Welcome to the conversation!

Welcome to the conversation!

Harriet Beecher Stowe's (1811-1896) best-selling anti-slavery novel Uncle Tom's Cabin (1852), made her the most famous American woman of the 19th century and galvanized the abolition movement before the Civil War.

The Stowe Center is a 21st-century museum and program center using Stowe's story to inspire social justice and positive change.

The Salons at Stowe programs are a forum to connect the challenging issues (race, gender and class) that impelled Stowe to write and act with the contemporary face of those same issues. The Salon format is based on a robust level of audience participation, with the explicit goal of promoting civic engagement. Recent topics included: Teaching Acceptance; Is Prison the New Slavery; Traces of the Trade: A Story from the Deep North; Creativity and Change; Race, Gender and Politics Today; How to be an Advocate

This blog will expand the reach of these community conversations to the online audience. Add your posts and comments to keep the conversation going! Commit to action by clicking HERE to stay up to date on Salon and social justice news.

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Wednesday, March 12, 2014

Research unveils the true power of gay-straight alliances in schools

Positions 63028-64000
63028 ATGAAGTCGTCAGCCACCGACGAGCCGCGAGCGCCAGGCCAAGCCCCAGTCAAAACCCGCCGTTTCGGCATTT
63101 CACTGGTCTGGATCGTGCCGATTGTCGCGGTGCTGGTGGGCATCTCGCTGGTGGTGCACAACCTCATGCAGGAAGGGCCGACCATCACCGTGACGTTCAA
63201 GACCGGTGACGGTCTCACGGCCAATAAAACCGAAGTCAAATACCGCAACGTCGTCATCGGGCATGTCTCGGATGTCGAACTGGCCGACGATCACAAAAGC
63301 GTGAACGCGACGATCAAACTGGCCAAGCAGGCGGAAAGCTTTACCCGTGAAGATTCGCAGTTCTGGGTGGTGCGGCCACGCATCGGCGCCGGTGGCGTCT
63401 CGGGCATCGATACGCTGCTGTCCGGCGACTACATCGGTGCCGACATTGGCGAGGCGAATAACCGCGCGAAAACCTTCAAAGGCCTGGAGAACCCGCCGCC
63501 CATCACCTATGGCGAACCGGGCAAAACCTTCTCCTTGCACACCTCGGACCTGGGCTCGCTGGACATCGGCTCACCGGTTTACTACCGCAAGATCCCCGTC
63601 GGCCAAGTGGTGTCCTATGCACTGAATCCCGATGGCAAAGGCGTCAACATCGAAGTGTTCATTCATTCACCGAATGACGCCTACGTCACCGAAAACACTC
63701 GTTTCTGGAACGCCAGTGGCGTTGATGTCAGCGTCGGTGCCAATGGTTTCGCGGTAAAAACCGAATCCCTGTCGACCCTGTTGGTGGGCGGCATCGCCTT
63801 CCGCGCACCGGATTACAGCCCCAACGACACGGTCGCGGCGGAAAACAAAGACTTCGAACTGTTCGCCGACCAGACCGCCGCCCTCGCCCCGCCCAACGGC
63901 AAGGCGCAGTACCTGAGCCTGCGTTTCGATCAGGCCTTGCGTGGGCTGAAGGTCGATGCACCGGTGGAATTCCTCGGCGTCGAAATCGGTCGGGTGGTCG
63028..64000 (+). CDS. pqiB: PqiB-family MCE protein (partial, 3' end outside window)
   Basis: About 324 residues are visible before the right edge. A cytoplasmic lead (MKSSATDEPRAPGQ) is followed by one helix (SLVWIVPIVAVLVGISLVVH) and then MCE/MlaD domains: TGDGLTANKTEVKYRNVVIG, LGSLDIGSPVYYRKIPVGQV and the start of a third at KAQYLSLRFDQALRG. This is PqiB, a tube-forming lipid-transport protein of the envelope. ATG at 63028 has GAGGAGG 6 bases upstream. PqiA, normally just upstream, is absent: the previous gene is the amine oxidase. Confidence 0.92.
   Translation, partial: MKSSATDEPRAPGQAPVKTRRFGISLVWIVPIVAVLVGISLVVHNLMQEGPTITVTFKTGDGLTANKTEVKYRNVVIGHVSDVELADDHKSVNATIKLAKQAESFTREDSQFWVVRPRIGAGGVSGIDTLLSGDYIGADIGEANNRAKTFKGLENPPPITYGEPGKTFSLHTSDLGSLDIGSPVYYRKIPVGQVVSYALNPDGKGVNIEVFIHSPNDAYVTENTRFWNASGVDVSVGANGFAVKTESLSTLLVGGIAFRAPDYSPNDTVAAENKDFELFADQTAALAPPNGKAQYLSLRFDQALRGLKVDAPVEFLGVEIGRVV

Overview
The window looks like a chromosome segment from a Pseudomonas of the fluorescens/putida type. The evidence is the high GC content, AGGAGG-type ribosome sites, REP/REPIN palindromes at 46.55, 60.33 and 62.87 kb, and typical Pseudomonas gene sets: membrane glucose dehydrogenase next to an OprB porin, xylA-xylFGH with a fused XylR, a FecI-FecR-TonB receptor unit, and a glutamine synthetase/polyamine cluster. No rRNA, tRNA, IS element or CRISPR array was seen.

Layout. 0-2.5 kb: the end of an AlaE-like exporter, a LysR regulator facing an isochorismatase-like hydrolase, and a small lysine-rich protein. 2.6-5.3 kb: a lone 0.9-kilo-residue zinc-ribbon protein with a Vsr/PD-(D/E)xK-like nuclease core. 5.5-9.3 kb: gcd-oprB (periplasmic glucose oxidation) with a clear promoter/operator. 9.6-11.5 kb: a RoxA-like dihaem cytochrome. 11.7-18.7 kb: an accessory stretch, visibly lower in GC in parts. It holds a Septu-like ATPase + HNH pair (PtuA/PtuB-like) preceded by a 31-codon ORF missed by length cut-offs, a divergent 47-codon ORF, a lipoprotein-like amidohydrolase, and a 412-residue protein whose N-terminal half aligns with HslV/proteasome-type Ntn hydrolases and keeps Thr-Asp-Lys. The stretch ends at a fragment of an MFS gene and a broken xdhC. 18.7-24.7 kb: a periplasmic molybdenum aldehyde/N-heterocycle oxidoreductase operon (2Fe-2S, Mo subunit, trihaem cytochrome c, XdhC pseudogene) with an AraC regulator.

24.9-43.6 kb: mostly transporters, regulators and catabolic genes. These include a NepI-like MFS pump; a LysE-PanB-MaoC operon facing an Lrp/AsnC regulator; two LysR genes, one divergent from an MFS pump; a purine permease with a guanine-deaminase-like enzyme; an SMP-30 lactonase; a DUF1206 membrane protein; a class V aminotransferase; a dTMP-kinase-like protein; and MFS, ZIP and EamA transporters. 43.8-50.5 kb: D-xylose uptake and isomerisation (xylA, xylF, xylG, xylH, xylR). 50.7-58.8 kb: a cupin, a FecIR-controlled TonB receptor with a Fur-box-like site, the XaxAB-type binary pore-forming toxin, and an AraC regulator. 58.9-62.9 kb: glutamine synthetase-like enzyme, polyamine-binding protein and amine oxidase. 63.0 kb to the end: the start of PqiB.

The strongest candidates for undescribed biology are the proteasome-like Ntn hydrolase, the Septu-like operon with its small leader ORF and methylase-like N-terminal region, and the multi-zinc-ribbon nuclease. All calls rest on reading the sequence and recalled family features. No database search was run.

Study: High schools with gay-straight alliances have reduced risk of student suicideA recent study published in the International Journal of Child, Youth and Family Studies, and funded by the Canadian Institute of Health Research, shows that "The presence of gay-straight alliance (GSA) groups in schools reduces the risk of suicide among both LGBTQ and straight teens." The report studied bullying towards both LGBTQ and straight students in grades 8-12 in British Columbia, Canada.

Some of the key findings of the report include:

In schools with gay-straight alliances implemented three or more years ago:

  • The odds of homophobic discrimination and suicidal thoughts were reduced by more than half among lesbian, gay, bisexual boys and girls compared to schools with no GSA.
  • There were also significantly lower odds of sexual orientation discrimination for heterosexual boys and girls.
  • Heterosexual boys were half as likely to attempt suicide as those in schools without GSAs.

In schools where anti-homophobic policies have been in place for more than three years:

  • The odds of suicidal thoughts and attempts for gay and bisexual boys were more than 70 per cent lower. Suicide attempts among lesbian and bisexual girls were two-thirds lower.
  • Heterosexual boys had 27 per cent lower odds of suicidal thoughts than heterosexual boys in schools without such policies.

For more about this study and the findings, we recommend reading Salon's "Study: High schools with gay-straight alliances have reduced risk of student suicide" and the University of British Columbia's "Gay-straight alliances in schools reduce suicide risk for all students." You can also read the report HERE or below.

Do your local schools have gay-straight alliances? Have you heard testaments to their success, whether it be a reduction in bullying or a greater acceptance of LGBTQ students? Share your comments below. 

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